A New Lease on Life

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For women looking to leave an abusive relationship, attempting to do so can take an emotional toll, not to mention the logistical nightmare it presents. If a woman is currently living with an abusive partner, safe housing — and whether she can obtain it — is an immediate concern.

However, with Nueva Vida Transitional Housing, women have the chance to retake control of their lives — starting with the roof over their own heads.

The Women Together Foundation — commonly referred to as Mujeres Unidas — created the transitional housing program in 2002 to better serve women leaving abusive relationships. According to the organization’s website, “Nueva Vida is designed to: assist families to become independent and self-sufficient, assist with referrals to community resources, assist with enrollment in higher education, (and) assist in obtaining better employment.” As such, the program represents much more than a safe haven from domestic violence.

“It is an 18-month program for survivors of domestic violence and/or sexual assault,” case worker Rosalinda Rodriguez wrote in an email about Nueva Vida. “Interested individuals should open a file at any of our walk-in centers and ask the advocate to make a referral. The advocate will decide if they get a referral if the client is: safe, if employment is their main source of income, and if the client can identify at least three short-term goals they wish to accomplish while being in the program.”

Women Together has three walk-in centers in the Rio Grande Valley, including locations at 511 N. Cynthia St. and 420 N. 21st St. in McAllen, as well as 111 E. Fifth St. in Weslaco.

The transitional housing program serves up to 16 families at a time. Since its inception, the program has helped an average of between 30 to 75 women and children per year, Rodriguez wrote.

“They are a good support system for survivors that are seeking to accomplish much immediately coming out of the crisis,” she added on the benefits of transitional housing.

This can include learning new skills to help women manage their lives after the abuse, said Perla Reyes, the community education coordinator at Women Together.

“A lot of the times, these females have never had that independence, saying, ‘I get to save this money this month. I get to save $30 to my savings. This month, I get to do this with my money,’” Reyes said. “They never had those decisions being made for themselves.”

Even these basic instructions on how to recuperate following domestic violence often turns into deeper life lessons for everyone involved.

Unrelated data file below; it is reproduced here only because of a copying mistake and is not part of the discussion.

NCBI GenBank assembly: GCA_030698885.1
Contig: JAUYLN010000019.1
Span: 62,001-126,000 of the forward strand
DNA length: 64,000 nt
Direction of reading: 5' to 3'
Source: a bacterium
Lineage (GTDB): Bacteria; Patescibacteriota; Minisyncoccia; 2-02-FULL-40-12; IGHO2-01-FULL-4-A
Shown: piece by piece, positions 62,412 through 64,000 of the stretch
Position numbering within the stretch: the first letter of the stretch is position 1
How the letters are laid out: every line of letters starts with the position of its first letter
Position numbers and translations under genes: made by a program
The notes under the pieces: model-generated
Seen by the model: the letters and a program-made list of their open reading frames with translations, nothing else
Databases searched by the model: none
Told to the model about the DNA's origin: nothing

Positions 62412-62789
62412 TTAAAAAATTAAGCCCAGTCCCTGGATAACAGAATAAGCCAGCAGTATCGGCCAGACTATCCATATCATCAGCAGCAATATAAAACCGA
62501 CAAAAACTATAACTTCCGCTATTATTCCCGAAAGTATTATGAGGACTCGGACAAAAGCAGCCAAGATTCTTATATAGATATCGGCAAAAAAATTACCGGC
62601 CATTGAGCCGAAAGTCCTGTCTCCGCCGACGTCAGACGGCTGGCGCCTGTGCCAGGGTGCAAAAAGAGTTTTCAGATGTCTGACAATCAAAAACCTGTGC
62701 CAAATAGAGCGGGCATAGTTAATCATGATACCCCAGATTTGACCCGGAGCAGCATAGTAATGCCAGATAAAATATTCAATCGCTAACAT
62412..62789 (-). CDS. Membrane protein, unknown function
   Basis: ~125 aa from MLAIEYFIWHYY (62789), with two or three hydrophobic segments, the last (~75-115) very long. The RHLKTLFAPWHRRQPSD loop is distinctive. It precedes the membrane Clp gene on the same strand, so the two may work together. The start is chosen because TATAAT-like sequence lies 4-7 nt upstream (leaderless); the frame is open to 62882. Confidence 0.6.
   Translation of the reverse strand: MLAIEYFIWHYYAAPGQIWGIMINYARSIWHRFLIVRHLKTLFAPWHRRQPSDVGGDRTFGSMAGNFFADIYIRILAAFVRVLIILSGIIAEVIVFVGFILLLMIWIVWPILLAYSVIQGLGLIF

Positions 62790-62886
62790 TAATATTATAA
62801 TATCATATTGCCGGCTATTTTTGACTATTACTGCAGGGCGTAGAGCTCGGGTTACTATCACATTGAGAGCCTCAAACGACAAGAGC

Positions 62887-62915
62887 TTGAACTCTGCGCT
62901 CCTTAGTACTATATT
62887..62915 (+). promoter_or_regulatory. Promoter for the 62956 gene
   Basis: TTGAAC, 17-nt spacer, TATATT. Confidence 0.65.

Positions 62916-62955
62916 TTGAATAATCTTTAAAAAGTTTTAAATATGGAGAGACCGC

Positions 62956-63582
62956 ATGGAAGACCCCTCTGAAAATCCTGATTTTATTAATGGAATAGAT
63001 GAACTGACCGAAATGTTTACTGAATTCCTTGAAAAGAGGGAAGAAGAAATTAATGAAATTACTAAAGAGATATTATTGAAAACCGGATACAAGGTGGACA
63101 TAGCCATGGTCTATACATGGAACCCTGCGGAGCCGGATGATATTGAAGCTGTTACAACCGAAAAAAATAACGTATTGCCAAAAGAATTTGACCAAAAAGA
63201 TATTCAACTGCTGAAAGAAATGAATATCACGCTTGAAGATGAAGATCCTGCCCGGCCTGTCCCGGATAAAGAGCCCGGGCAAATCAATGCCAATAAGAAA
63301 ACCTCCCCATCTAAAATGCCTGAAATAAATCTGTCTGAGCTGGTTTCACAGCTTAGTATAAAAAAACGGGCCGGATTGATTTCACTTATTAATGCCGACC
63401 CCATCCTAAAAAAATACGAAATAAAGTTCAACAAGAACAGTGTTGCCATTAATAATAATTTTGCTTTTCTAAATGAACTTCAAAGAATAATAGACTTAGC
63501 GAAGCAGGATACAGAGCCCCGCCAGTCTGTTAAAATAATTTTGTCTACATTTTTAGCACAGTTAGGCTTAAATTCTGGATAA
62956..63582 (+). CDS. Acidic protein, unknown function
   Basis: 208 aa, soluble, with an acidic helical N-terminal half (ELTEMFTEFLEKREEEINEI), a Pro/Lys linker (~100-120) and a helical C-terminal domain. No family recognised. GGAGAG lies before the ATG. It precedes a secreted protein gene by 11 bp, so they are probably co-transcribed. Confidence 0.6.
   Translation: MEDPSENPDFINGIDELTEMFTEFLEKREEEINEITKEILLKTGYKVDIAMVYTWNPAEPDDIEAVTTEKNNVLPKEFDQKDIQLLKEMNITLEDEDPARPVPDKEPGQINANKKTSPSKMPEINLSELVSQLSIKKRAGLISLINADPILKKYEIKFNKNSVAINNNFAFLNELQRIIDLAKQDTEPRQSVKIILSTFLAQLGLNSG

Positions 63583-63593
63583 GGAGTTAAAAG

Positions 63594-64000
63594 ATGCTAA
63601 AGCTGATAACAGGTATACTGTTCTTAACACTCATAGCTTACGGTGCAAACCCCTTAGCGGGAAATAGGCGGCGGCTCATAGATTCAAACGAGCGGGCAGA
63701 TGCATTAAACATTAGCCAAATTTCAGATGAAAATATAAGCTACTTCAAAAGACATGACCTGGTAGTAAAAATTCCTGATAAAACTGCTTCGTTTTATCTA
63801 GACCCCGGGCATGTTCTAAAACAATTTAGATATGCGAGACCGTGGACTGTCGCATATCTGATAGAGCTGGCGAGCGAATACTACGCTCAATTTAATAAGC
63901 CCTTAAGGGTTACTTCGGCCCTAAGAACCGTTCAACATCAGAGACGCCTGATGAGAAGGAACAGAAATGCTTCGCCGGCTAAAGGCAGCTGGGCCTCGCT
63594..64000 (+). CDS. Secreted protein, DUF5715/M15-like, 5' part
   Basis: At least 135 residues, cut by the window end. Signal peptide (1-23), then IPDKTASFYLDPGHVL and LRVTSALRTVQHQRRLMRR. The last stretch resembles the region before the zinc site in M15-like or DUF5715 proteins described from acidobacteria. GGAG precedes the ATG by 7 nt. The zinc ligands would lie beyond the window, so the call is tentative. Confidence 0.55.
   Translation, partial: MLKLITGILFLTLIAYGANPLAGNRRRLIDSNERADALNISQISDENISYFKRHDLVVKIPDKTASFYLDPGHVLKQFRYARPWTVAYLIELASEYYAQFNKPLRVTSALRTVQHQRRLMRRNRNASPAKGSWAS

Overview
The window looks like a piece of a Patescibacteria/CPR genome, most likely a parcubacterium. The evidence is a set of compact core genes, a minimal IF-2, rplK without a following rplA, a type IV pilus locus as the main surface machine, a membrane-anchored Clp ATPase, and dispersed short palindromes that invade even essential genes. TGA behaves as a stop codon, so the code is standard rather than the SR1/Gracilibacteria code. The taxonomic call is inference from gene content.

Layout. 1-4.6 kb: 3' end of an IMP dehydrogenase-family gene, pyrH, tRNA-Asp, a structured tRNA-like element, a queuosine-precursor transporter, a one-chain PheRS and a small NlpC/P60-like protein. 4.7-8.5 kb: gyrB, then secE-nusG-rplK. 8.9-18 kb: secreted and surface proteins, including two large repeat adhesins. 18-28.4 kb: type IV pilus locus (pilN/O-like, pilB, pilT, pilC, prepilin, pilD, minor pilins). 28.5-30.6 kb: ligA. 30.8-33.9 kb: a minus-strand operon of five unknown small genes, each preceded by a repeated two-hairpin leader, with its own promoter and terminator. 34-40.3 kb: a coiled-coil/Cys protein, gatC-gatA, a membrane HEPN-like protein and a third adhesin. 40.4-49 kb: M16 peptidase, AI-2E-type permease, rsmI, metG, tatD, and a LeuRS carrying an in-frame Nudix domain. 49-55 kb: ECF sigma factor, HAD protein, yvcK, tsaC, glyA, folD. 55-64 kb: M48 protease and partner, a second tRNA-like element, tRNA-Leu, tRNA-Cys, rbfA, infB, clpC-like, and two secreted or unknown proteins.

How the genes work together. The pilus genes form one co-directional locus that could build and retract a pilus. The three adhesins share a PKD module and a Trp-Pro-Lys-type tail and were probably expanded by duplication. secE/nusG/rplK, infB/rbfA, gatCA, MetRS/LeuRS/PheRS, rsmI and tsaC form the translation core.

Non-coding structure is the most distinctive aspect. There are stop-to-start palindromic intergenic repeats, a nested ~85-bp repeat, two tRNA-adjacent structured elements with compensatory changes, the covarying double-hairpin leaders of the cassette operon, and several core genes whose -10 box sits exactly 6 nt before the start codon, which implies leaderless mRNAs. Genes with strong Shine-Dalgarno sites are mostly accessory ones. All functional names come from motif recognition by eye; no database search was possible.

“After those 18 months are over, we hope that they’ll successfully continue this on their own,” Reyes said. “And showing and proving to their children, also, that ‘hey, I can live a life free of violence and be successful on my own.’ It’s really empowering to see and really amazing to see these families moving forward.”

Women Together offers a number of services and programming to the community beyond transitional housing. These include a rape crisis center, counseling services, legal advocacy, community education, and the Batterers Intervention and Prevention Program, which aims to counsel and guide participants following domestic violence situations. This is in addition to the 24-hour crisis hotline and shelter the organization provides to the community. Reyes points out that even though Women Together is the name of the agency, anyone who is a victim of abuse is eligible to seek out help there, including men and children.

And even if an individual has no personal need for intervention from Women Together, the organization seeks for help in the form of volunteers and donations so that it can continue to offer its services for free.

“We’re always looking for volunteers to help with our hotline,” Reyes said. “It does not matter if it’s Christmas, Christmas Eve. We want to be available to any victim that is needing help.” Other volunteer opportunities include being a sexual assault advocate who accompanies victims to hospitals, as well as general office work. Even going to events sponsored by Women Together — like April’s Walk a Mile in Her Shoes, a sexual assault awareness walk, or October’s candlelight vigil for Domestic Violence Awareness Month — helps.

“Attending events like that creates that awareness in the community, saying that we’re here to end violence,” Reyes said.

To seek help for yourself or somebody you know because of domestic violence, call the Mujeres Unidas/Women Together crisis hotline at 1-800-580-4879.

Learn more about the various programs this organization has to offer by visiting its website at mujeresunidas.org.